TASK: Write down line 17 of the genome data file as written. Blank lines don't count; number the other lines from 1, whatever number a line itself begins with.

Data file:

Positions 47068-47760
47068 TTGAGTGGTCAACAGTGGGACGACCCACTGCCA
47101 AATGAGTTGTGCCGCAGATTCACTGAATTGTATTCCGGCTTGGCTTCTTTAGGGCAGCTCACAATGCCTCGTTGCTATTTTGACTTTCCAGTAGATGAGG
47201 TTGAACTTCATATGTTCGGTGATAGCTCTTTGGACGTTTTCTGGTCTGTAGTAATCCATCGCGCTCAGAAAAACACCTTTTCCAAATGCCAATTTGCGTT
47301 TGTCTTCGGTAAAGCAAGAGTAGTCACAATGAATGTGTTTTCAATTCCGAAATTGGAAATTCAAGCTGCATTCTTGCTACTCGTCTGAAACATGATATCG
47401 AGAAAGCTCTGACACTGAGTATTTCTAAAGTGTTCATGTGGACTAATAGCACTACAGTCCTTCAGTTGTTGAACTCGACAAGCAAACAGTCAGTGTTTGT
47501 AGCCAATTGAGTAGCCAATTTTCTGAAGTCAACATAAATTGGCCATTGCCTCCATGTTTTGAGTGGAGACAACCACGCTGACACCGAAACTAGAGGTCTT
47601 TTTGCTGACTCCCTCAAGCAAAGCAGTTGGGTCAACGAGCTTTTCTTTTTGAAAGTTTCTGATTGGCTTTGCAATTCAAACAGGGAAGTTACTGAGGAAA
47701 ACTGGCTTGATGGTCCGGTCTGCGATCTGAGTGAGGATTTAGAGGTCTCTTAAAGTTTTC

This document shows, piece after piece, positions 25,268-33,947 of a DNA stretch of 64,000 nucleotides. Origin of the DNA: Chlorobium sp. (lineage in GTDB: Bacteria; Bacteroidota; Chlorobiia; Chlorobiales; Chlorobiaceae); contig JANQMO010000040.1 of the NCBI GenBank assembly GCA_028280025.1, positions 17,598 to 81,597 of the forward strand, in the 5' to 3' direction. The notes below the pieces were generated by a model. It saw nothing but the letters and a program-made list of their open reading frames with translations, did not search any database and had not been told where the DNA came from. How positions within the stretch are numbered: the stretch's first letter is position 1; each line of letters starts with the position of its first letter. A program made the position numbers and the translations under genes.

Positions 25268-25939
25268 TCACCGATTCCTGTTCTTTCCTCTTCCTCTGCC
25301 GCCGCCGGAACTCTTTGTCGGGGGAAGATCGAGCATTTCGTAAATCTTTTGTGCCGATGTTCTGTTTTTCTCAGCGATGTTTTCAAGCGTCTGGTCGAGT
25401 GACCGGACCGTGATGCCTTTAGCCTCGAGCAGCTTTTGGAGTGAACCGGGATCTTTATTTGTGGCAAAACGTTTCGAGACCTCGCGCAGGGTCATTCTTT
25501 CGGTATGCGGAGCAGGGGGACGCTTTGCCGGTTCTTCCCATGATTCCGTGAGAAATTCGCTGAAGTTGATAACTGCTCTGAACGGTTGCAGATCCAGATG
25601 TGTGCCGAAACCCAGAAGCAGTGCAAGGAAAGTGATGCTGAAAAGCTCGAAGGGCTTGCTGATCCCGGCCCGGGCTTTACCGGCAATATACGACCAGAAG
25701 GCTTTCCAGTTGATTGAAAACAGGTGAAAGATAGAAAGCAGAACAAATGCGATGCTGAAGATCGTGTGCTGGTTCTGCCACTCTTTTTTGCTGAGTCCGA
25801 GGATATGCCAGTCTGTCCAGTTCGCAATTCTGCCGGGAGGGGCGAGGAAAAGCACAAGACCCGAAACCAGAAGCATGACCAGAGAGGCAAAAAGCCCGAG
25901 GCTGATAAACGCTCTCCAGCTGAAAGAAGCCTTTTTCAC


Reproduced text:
25701 GCTTTCCAGTTGATTGAAAACAGGTGAAAGATAGAAAGCAGAACAAATGCGATGCTGAAGATCGTGTGCTGGTTCTGCCACTCTTTTTTGCTGAGTCCGA